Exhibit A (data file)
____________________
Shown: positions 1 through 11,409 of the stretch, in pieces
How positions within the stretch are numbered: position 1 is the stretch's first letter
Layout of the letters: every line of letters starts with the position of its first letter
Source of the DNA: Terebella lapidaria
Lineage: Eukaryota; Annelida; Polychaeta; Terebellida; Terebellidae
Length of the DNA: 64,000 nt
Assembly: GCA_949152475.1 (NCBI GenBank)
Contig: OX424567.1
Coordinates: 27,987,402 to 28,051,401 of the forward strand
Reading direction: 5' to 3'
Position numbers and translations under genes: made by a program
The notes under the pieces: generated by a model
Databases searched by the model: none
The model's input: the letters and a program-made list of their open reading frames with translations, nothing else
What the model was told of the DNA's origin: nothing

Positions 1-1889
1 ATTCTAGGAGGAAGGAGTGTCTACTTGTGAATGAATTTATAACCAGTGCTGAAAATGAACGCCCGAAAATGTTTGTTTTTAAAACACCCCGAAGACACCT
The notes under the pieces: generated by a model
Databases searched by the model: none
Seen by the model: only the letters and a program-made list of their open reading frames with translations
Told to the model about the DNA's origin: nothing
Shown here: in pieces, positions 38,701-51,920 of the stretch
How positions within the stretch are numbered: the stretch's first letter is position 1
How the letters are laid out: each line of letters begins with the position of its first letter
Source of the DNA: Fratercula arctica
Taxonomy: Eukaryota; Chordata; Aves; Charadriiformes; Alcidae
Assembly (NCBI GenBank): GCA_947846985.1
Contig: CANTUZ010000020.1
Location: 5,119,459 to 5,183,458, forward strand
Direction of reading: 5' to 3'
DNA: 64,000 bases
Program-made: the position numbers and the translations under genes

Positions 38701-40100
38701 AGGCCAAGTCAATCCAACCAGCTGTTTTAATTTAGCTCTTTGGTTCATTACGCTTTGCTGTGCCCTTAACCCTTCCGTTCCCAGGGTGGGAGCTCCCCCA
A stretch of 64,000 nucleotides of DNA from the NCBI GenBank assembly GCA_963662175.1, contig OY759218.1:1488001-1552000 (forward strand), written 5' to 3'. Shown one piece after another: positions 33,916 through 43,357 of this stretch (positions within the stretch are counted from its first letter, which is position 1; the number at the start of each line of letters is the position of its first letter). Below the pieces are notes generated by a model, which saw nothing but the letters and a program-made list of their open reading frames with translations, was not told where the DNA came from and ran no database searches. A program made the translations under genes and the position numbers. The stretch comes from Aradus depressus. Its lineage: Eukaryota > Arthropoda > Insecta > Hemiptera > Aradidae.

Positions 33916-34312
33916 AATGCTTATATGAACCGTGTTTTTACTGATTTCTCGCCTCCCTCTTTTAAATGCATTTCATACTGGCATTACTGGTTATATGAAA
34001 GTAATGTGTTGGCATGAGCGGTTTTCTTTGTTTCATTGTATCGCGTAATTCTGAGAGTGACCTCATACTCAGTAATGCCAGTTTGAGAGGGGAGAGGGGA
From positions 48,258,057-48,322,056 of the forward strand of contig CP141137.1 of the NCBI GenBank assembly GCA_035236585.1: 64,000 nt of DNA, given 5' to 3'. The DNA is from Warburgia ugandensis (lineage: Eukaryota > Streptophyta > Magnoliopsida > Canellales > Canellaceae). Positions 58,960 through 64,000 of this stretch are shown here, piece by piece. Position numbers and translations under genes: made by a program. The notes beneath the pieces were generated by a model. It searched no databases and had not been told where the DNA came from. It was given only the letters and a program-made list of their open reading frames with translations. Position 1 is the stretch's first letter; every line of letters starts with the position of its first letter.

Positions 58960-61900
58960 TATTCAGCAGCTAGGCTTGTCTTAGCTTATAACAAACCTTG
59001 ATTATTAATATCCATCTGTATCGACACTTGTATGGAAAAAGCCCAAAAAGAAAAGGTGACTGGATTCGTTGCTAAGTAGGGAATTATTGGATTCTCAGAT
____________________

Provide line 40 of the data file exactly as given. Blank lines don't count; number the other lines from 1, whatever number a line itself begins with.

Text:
Positions 58960-61900